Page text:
Peter Molyneux has become something of a joke to some gamers. He’s become infamous for promising incredible things in his games and failing to deliver on such a level that it’s spectacular. Nowhere was this more apparent than with Fable for the Xbox. Peter promised incredible things, like “trees that grow in real time”, “rival factions that go to war with you”, “characters that age over time” and so on. With all this and more going into one game, Fable had to be one of the best things ever, right?
Well, not exactly. For starters, none of the three things mentioned made it into the game. Yes, your character did grow up, but via a timeskip rather than over time. You could choose between good and evil, you could get married, you could make your character fat or thin, but it ultimately didn’t mean anything. The ending was still the same and your choices really didn’t change much of anything. All the choices seemed tacked on for gimmick’s sake. Still, Fable has its fans who enjoy it for what it is but it didn’t contain everything Molyneux said it would, and that’s why it makes it onto the list.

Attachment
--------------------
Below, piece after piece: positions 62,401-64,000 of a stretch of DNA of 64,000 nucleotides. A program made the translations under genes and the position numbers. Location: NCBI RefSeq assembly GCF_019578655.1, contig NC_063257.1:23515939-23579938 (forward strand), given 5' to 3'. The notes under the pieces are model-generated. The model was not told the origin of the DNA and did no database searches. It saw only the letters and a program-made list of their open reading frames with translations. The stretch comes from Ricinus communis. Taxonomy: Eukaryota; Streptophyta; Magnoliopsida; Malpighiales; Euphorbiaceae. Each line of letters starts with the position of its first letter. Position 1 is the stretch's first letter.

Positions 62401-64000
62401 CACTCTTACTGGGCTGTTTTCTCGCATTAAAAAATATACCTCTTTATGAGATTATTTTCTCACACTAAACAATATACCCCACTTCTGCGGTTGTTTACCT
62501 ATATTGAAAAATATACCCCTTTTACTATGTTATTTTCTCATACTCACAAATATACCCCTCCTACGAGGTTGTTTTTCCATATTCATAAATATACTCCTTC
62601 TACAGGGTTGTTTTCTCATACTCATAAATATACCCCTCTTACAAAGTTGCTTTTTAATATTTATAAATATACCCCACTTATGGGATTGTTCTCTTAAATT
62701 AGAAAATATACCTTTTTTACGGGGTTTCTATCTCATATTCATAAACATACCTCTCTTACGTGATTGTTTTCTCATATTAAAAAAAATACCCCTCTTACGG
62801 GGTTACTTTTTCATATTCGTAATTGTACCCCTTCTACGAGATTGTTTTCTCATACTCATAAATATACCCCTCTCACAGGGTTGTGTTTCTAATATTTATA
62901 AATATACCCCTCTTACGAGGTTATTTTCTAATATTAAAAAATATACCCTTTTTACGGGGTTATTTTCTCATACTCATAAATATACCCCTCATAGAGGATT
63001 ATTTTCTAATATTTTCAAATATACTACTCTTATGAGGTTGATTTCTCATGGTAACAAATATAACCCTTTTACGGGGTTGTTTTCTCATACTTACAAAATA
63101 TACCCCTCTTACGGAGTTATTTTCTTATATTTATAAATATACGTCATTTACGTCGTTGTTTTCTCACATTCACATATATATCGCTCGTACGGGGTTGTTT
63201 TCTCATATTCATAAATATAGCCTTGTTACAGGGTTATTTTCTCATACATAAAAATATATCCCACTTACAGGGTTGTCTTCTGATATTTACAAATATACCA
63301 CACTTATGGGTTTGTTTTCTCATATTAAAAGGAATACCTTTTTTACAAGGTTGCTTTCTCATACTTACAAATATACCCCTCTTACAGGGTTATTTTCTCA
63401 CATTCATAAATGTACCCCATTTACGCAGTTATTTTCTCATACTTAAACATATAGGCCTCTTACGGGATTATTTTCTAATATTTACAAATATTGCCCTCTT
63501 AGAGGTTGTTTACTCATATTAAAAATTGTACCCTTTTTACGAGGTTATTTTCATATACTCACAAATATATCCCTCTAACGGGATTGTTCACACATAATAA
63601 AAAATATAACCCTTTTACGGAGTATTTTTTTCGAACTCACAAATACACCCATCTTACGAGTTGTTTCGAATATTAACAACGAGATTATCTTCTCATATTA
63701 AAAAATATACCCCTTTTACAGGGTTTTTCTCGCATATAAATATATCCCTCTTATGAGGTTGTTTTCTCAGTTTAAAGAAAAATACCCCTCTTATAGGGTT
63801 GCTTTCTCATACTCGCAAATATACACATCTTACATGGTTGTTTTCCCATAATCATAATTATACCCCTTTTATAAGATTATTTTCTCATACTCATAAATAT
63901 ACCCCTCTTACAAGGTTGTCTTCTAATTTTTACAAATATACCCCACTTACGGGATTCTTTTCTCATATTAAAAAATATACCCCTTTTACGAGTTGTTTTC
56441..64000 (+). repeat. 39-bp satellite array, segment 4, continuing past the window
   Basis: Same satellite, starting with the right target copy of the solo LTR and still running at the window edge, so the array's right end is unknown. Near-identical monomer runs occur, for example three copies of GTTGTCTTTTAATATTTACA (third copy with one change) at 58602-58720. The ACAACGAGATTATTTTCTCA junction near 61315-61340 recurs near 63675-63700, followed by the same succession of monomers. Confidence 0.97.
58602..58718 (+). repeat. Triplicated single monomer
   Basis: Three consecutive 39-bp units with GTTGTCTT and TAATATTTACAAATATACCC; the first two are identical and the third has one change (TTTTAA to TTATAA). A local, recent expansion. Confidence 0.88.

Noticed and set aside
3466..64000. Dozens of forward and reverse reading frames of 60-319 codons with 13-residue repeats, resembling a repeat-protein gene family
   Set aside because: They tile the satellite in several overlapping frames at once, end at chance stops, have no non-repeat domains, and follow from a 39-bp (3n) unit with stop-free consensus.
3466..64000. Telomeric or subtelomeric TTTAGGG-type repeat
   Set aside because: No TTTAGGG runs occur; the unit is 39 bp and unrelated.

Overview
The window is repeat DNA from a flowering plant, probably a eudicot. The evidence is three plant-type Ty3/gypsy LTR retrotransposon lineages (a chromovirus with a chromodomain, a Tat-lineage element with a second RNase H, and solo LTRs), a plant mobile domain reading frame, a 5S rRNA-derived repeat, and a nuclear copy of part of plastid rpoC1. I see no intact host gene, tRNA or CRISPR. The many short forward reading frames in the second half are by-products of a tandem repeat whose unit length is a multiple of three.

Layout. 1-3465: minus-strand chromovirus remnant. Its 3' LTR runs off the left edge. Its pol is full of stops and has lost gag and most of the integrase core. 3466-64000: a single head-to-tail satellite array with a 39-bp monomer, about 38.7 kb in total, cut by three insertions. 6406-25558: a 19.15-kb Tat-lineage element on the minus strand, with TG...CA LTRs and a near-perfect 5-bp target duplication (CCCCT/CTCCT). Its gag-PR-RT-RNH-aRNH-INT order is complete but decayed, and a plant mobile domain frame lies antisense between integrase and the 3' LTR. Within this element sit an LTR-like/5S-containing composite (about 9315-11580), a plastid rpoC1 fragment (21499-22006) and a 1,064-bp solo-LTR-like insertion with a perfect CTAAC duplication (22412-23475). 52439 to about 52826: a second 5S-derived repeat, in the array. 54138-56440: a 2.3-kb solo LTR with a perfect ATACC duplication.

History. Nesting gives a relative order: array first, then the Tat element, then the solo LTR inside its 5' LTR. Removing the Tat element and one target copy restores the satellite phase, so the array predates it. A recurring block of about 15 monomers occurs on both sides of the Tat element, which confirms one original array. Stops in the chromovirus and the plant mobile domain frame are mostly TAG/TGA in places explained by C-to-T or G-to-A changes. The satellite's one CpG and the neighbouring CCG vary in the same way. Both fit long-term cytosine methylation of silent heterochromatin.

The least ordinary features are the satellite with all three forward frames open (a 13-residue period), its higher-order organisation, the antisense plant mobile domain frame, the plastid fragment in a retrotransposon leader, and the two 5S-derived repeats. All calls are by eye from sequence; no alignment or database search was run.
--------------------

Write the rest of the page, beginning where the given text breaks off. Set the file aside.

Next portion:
#2. Medal of Honor (2010)
The Medal of Honor series was often criticized for offering one bland WWII game after another. In a world where Halo was gaining ground and Call of Duty was pushing FPS games as the big genre, gamers were getting tired of playing the same scenario over and over and over. So, the series disappeared for a while before being set for a reboot. EA would take Medal of Honor the Modern Warfare route and bring its next story to present day Afghanistan, with actual members of the armed forces helping develop the game.